It’s a time-honored tradition at the end of year to make lists of our new year’s resolutions – of all the ways we’re planning on bettering ourselves in the upcoming year. But then, of course, despite the best of intentions, our aspirations often slip, and we don’t necessarily achieve all of our self-improvement goals.
So it got me thinking. In addition to creating a list of our ambitions and resolutions, how about a list of our typical New Year’s stumbling blocks: the things that typically hold us back from reaching our self-improvement goals.
Here’s my top 3 list. I’ll be curious to see how it compares to yours.
Stumbling block 1. Substituting an easier task for the task you really should be doing. You know you really should go to that networking event to meet people, but you decide to send out LinkedIn invitations instead. Your gut tells you it would be the perfect time to actually stand up and give an old-fashioned speech to your team – to rally the troops… but you happen to hate public speaking. And so you send a nice email instead. These examples are all avoiding by substituting. And they hold you back from achieving your true goals by avoiding what you fear by substituting with something easier – but, ultimately, far less effective.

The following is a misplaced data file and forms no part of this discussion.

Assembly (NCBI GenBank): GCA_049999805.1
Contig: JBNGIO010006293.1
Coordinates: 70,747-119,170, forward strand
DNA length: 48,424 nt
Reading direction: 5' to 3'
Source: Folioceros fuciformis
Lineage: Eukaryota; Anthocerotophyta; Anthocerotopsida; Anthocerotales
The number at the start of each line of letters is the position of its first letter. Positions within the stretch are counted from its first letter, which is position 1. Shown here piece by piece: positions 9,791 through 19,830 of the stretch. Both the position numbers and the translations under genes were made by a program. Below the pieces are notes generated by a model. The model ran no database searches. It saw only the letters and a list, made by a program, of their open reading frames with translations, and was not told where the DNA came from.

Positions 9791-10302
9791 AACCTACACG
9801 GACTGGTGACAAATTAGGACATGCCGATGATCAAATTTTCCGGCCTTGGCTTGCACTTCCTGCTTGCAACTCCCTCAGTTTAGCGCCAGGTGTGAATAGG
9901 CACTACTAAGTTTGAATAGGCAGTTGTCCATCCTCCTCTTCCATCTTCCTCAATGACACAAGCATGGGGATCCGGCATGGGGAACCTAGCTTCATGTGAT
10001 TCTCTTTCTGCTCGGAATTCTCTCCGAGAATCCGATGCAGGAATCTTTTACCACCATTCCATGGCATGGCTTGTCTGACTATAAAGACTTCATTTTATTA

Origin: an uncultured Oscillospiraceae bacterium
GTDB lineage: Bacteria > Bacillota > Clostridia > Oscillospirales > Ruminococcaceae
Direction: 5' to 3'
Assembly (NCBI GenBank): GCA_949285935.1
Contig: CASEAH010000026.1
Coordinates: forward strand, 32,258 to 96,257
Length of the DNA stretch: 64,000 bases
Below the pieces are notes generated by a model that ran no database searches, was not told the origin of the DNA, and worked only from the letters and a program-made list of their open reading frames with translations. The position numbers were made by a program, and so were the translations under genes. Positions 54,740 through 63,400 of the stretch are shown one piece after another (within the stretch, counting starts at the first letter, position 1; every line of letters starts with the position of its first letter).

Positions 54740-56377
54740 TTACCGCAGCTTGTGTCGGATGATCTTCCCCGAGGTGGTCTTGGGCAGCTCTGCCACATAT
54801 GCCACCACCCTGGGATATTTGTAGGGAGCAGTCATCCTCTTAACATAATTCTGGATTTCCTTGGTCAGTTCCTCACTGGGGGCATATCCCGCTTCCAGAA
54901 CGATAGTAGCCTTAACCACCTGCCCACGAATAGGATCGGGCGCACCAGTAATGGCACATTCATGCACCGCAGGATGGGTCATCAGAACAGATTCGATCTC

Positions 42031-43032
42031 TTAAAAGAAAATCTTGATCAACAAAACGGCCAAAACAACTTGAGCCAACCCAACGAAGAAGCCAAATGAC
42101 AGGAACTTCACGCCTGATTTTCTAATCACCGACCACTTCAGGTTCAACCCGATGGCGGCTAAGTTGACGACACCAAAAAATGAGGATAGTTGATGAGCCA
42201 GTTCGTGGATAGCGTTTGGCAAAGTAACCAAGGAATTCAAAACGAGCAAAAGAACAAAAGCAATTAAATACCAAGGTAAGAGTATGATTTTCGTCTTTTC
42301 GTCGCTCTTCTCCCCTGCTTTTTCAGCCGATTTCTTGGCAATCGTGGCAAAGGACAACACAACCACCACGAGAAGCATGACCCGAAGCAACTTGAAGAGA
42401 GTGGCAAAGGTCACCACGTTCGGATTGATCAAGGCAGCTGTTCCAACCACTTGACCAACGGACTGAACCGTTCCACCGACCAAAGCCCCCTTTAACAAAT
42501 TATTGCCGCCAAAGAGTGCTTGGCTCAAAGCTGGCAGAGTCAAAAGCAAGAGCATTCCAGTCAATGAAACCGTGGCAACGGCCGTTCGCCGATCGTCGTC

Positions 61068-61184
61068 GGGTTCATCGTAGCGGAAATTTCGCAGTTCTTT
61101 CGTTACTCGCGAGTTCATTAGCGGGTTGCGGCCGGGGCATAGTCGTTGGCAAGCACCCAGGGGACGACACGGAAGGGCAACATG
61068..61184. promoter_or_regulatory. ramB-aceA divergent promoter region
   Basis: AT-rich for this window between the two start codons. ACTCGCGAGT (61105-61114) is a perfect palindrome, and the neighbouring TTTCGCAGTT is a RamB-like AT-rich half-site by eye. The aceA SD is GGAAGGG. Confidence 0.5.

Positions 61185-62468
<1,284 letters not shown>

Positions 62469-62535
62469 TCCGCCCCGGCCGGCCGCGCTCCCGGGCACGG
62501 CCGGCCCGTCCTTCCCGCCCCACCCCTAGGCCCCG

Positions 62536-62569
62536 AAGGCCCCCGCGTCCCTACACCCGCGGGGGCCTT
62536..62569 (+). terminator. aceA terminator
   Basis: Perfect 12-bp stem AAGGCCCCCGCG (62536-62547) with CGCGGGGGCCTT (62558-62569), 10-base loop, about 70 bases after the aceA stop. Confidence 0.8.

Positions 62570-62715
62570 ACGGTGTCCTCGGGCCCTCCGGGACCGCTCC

Stumbling block 2. Kicking the can down the road through perfectionist procrastination. Your new idea could be just what the market needs –and this would be a perfect time to get real feedback from real people… but you tell yourself you just need to work out the kinks a bit more – and optimize just a few more elements of the ideas to make it “perfect.” But at the same time – right down the street, your competition speeds their beta version to market, gets critical early feedback, and ultimately produces product that meets the mark in terms of what customers really need. And you? You’re left twiddling your thumbs and perfecting something that will never actually see the light of day.
Stumbling block 3. Justifying your way out of giving something a try. It’s OK, you tell yourself, not to go to that professional conference that you know deep down would be key for your career. Or: It’s not that important to give critical feedback to a difficult colleague you know will not take it well. He’ll probably find some other way of getting the information. These are examples of justifications — of rationalizing yourself out of something you truly don’t want to do. And chances are, if you’re anything like the rest of us, you justify your way out of important, but unpleasant tasks on a regular basis.
So these are my top 3 stumbling blocks: substitution, procrastination, and justification. Any of them ring true? What are your top avoidance strategies? And, most importantly, what are you going to do about conquering these barriers to personal growth in the new year?